Sandoval earlier this month introduced his own revenue proposal that included a steeper gas tax increase of 25-cents-per-gallon and a $1,000 electric vehicle registration fee, which he said would generate $2.4 billion in annual revenue.
"The administration looks forward to continuing to engage in productive conversations before the proposal is finalized," Pritzker spokeswoman Jordan Abudayyeh said in a statement.
Of the proposed $41.5 billion in spending, $28.6 billion would be devoted to transportation projects, including $23 billion for roads and bridges and $3.4 billion for mass transit. The plan also calls for spending $5.9 billion on repair and building projects at schools, universities and community colleges. Another $4.4 billion would go to state facilities.
The largest share of the program, $17.8 billion, would be funded through state bonds, while more than $7 billion would come from regular revenue. The plan counts on more than $10 billion in federal funding and $6.6 billion from local governments and private sources.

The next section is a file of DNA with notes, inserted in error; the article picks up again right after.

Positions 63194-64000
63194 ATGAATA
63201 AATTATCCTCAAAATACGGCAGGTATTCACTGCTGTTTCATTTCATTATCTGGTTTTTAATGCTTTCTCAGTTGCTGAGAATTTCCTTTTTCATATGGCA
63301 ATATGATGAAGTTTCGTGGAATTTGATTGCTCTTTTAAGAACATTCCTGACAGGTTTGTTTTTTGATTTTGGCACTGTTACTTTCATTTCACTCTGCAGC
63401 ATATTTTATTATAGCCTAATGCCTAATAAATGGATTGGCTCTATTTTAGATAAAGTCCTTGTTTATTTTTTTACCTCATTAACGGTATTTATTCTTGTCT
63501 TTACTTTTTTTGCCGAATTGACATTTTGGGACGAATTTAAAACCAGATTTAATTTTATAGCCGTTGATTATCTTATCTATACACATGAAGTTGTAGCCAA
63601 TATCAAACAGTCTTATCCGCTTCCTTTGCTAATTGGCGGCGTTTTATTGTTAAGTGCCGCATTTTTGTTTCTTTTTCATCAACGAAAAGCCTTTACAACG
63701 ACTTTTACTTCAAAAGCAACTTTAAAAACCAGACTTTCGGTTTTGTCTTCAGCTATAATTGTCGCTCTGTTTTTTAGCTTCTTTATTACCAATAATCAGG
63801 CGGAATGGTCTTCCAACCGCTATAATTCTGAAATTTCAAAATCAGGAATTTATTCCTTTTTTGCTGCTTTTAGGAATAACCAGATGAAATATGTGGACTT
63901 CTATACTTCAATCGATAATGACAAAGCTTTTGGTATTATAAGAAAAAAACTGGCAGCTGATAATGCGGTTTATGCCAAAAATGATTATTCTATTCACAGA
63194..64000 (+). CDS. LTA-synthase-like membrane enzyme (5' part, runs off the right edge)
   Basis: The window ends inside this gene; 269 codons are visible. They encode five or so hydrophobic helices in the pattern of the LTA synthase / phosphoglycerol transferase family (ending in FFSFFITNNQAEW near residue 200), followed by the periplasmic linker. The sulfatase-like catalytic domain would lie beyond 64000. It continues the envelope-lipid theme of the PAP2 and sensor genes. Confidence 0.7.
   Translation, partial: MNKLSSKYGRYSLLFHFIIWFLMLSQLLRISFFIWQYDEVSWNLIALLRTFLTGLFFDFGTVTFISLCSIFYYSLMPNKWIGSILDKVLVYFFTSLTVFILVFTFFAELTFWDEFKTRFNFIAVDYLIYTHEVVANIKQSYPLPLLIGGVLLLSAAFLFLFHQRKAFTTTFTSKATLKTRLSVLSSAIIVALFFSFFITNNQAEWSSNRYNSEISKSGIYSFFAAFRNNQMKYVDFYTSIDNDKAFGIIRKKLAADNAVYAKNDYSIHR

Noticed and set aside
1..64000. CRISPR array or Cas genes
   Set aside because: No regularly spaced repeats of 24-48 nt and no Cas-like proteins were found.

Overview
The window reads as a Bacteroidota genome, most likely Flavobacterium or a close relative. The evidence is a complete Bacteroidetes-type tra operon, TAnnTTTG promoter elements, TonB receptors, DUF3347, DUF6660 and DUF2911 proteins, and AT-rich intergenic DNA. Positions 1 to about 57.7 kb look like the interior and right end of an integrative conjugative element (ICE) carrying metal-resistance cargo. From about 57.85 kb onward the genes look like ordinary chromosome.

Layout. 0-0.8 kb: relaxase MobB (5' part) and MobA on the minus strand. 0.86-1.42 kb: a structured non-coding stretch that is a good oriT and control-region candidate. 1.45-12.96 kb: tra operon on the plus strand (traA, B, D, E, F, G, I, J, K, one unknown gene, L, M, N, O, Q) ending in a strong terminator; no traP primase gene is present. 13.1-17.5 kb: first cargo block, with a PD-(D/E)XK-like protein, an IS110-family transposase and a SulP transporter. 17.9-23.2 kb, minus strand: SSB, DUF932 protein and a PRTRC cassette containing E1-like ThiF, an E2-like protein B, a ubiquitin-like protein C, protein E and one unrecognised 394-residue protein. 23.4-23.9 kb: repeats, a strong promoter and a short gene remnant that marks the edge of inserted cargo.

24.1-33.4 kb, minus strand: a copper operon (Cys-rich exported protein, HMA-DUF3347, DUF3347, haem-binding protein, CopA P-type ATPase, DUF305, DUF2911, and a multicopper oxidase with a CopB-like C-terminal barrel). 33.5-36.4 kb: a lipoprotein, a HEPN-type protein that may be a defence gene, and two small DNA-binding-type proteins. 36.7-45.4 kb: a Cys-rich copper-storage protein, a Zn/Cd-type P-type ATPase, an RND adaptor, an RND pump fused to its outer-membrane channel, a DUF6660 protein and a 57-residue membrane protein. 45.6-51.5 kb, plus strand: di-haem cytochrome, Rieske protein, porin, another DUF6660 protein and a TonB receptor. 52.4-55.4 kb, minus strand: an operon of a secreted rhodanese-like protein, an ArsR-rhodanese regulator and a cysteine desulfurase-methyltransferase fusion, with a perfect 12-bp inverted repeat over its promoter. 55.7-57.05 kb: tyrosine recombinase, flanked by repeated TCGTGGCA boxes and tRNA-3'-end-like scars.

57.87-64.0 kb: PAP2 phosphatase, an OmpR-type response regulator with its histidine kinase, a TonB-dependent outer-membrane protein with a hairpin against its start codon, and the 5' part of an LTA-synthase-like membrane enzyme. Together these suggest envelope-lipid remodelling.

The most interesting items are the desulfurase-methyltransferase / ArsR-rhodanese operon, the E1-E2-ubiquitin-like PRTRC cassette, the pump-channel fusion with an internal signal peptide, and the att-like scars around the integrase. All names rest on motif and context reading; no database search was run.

Among the big-ticket items on the list is a $1 billion reconstruction project on Interstate 80 from Ridge Road to Lincoln Highway in Will County, including the replacement of bridges over the Des Plaines River. Highlighting the problems on that stretch of road, two eastbound lanes of I-80 at Illinois 53 were closed for about three hours one Friday due to a hole forming in the bridge deck, snarling traffic.
The Regional Transportation Authority, which oversees the CTA, the Metra commuter rail system and the Pace suburban bus system, would receive nearly $2.9 billion. Another $225 million would be used to help restore passenger train service from Chicago to the Quad Cities.
In Chicago, $350 million would be devoted to the completion of the 75th Street corridor improvement project and adjacent corridors to reduce rail congestion. The plan also calls for building improvements and construction projects at the University of Illinois at Chicago, Chicago State University, Northeastern Illinois University and Governors State University in south suburban University Park.
The draft includes $230 million for reconstruction of the Quincy Veterans Home, where 14 people have died since 2015 in a series of Legionnaires' disease outbreaks.